The idea of unifying all communications options onto one platform for streamlined ease of use sounds like a great approach in the interest of efficiency, productivity and cost savings. The problem in the adoption of Unified Communications software, however, is the fact that CIOs don’t always understand the technology.
According to this IT Pro report, CIOs are demonstrating more enthusiasm for Unified Communications (News - Alert) software than they are the cloud, yet still hesitate to make a decision. For those who have already adopted these platforms, however, 51 percent said UC technology contributed the most to their business agility.
This figure was captured in a survey conducted by managed service provider Calyx. The company surveyed 100 IT and business decision makers.
It’s no surprise that technology budgets have been tight the last few years, making it even more challenging for decision makers to adopt new platforms. While a lack of understanding contributes to lack in adoption, so do confusion over costs, implementation and even a lack of supplier integration.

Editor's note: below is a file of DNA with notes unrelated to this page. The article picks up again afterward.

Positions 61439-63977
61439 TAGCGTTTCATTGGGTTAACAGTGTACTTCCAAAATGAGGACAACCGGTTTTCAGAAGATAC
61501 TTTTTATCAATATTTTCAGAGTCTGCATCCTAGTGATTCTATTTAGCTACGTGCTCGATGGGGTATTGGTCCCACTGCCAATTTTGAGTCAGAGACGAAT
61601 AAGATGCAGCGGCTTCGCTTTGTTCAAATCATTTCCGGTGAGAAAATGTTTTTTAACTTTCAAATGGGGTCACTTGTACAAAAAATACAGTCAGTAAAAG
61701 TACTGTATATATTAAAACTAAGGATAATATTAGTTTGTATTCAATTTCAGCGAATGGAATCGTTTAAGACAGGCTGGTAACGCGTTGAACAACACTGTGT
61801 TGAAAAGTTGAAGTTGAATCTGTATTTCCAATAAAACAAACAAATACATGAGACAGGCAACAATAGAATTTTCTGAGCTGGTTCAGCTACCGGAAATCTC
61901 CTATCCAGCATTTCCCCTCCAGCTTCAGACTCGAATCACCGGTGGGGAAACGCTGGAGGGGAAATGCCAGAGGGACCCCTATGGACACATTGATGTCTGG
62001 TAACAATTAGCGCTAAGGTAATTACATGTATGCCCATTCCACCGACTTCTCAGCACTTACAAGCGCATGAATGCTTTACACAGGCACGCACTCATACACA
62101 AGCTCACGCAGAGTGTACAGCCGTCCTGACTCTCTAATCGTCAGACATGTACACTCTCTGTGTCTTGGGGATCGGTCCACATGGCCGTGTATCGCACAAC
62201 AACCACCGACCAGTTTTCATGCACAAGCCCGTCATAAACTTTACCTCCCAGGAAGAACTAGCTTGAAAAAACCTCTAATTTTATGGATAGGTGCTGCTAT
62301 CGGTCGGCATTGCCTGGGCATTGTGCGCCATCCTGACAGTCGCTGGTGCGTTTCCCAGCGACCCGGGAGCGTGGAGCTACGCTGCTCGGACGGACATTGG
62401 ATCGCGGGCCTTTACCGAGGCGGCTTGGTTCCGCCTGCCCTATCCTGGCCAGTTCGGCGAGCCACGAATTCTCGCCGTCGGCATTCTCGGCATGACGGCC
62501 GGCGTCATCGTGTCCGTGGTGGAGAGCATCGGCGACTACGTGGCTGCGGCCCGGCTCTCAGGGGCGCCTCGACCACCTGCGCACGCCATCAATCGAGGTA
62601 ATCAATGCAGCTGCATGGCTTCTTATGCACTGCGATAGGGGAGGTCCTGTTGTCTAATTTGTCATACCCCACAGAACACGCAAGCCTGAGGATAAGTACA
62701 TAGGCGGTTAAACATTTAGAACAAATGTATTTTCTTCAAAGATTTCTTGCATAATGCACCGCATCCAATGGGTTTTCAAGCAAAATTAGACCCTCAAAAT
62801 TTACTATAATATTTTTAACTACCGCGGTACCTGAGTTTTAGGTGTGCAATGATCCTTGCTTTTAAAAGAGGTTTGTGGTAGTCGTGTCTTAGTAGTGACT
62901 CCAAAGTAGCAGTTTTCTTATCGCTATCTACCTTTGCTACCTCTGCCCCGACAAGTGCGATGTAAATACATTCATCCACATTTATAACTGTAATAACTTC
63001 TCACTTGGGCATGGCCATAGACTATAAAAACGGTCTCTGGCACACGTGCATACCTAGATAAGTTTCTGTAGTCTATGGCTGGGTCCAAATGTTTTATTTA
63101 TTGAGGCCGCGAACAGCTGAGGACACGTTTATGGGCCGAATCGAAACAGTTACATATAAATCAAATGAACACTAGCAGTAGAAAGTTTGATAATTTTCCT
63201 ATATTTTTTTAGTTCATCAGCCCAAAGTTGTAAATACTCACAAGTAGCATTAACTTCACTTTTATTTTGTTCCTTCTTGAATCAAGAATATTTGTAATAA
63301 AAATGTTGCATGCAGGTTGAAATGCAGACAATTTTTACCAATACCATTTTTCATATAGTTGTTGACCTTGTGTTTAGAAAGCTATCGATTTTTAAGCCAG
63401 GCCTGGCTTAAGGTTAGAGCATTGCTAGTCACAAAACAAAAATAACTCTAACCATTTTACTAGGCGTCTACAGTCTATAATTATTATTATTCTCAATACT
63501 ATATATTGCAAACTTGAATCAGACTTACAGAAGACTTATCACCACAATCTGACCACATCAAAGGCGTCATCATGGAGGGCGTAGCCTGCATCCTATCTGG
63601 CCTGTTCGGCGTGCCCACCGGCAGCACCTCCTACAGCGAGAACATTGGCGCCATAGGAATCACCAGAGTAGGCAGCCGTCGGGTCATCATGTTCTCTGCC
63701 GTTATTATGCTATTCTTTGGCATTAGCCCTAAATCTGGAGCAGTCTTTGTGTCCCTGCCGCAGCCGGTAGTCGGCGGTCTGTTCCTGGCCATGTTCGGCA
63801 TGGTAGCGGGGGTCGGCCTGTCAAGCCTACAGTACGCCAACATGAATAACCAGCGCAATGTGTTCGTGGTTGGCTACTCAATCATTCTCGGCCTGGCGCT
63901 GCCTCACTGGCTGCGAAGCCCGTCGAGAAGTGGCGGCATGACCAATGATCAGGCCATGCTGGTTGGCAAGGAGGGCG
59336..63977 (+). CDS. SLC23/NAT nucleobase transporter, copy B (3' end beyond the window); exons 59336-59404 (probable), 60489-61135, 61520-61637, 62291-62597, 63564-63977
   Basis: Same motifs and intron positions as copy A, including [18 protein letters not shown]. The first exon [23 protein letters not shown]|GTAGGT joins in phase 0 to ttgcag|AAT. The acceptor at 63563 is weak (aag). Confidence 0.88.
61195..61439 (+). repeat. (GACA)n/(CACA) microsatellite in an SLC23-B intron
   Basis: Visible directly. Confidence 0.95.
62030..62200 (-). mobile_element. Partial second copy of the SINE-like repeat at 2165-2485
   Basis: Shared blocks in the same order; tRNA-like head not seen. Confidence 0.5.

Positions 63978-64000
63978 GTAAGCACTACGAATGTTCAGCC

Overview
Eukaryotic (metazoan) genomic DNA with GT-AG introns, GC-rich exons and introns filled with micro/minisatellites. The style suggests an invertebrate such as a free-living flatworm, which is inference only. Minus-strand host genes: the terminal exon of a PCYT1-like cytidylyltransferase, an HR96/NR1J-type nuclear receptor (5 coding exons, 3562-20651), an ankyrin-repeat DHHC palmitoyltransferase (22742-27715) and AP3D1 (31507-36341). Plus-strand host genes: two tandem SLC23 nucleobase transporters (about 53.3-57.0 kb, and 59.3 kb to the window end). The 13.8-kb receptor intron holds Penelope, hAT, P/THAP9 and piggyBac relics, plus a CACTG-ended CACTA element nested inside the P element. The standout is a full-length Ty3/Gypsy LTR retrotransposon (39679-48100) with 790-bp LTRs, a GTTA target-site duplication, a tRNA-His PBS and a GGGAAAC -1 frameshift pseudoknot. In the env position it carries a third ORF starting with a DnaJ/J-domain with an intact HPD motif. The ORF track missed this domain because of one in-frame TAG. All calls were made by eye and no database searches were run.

Daniel Fuller-Smith, the EMEA sales manager for the Business Communications Division at Toshiba (News - Alert), told IT Pro that IT professionals understand the importance of Unified Communications (UC) software, particularly for those employees who must work remotely. The lack of full knowledge regarding what the platform can do has held a number of companies back from initiating integration.
Rob Bamforth, Quocirca principal analyst agrees. “A lot of these technologies are important, but half the problem is…if you move from where you are today to the UC utopia, it looks like a big step, a big investment and perhaps more importantly, a big change for all involved,” he told IT Pro.
In Calyx’s survey, virtualization and cloud computing were reported as contributing far less to a company’s business agility than Unified Communications software. Virtualization gained just 13 percent of the vote for business agility, while cloud computing gained only 23 percent.
One industry exec believes the three should not be considered in isolation, though. According to Piers Linney, joint chief executive for UC specialist Outsourcery, suggests cloud computing, UC software and virtualization should be considered a cohesive solution.
In fact, Linney argues Unified Communications software should be cloud-based to ensure users can easily communicate and collaborate from anywhere and any device. Any supplier with credibility should be able to provide an end-to-end service that includes design, implementation, clean integration and continuous support.
Edited by Braden Becker